Development Challenges

Poor governance has slowed progress in poverty reduction. With 47.6% of its population living in poverty, and 15% of that percentage living in extreme poverty; there has been no significant reduction in poverty between 2006 and 2011. Senegal's Human Development Index (HDI) is 0.459, slightly lower than sub-Saharan Africa’s average of 0.463 in 2012.

Furthermore, the private sector has been unable to stimulate the economy due to a weak investment climate, declining competitiveness, weak governance systems, and poor implementation follow up. In addition, natural disasters such as droughts and flooding have slowed growth and increased the vulnerability of the entire economy.

To exit the low equilibrium growth trap, the new government has developed an ambitious program to tackle these challenges. Addressing governance issues in a comprehensive manner will be critical for medium to long term growth. The Emerging Senegal Plan intends to reverse this downward trend by increasing the productivity of Senegal’s economy in the public and private sectors, both of which are underperforming compared to the past and to its peers.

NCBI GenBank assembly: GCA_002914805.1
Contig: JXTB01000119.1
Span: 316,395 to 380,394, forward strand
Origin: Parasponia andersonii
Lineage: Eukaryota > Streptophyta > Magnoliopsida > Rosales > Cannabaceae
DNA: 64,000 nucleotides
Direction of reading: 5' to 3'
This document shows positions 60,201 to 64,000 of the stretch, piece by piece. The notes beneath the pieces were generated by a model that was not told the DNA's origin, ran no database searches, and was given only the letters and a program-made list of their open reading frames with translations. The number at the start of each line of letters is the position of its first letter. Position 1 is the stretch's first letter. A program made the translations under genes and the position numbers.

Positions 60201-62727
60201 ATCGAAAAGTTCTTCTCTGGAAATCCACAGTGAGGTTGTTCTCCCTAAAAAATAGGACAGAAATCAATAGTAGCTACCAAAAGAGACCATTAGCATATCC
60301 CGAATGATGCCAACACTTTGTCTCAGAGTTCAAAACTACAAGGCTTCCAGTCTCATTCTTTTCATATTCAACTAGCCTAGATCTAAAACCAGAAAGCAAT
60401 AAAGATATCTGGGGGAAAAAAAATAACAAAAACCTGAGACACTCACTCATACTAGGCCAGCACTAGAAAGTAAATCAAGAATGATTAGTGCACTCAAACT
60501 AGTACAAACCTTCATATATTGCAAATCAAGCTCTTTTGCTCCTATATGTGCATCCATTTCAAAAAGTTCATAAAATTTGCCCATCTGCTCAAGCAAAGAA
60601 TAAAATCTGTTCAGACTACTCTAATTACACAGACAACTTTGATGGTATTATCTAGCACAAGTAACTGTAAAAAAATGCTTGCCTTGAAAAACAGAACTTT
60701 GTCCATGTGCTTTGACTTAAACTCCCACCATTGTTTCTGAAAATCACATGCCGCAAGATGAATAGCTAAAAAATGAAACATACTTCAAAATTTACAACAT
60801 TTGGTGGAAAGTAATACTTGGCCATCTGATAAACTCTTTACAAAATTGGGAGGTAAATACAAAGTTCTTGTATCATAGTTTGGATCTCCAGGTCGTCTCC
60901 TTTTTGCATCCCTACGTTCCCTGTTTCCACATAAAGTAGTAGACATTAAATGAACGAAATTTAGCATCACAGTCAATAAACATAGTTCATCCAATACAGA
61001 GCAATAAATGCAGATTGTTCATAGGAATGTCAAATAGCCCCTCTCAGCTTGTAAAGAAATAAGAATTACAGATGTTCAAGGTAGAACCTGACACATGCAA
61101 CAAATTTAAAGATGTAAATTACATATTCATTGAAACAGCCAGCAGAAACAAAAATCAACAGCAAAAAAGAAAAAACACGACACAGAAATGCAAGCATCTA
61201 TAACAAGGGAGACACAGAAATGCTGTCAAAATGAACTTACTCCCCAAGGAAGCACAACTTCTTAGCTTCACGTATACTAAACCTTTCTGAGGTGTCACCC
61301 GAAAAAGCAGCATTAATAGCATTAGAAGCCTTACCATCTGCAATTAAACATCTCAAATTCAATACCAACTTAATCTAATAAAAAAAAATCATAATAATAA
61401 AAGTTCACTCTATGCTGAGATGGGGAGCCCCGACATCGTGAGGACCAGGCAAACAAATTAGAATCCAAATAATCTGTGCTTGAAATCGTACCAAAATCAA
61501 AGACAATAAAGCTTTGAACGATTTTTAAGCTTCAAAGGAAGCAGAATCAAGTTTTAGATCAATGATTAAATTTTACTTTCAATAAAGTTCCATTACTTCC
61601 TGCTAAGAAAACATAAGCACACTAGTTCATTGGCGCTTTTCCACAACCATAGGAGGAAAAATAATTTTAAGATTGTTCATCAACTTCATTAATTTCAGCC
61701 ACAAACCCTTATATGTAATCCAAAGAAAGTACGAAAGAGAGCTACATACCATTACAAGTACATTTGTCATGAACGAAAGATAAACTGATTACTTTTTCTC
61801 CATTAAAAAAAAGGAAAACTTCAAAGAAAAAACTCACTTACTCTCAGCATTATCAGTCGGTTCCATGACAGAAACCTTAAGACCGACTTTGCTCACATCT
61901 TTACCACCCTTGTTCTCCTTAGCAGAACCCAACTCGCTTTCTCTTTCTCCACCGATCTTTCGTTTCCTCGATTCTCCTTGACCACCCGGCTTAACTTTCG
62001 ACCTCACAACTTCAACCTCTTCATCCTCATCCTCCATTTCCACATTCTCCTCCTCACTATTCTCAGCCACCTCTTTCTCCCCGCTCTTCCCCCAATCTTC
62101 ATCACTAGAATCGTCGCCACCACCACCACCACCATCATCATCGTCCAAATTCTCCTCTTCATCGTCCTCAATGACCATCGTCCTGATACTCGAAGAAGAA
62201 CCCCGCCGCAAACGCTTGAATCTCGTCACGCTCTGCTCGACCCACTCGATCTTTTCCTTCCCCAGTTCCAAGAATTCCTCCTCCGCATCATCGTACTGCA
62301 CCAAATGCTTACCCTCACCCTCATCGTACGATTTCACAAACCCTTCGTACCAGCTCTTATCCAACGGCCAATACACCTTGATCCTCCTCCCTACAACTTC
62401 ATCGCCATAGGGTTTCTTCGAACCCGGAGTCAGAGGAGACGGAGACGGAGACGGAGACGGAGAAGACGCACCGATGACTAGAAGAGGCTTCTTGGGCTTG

Last Updated: Apr 02, 2014

World Bank Group Engagement in Senegal

A new International Development Association (IDA), International Finance Corporation (IFC), and Multilateral Investment Guarantee Agency (MIGA) joint Country Partnership Strategy (CPS) for the period of FY2013-2017 was discussed by the World Bank Board of Executive Directors on February 19, 2013. The new CPS is fully aligned with the new Government’s strategy and priorities. Under the new CPS, the World Bank Group’s support will be anchored on one foundation: building resilience through a strengthened governance framework that aims to accelerate inclusive growth and employment, and improve service delivery.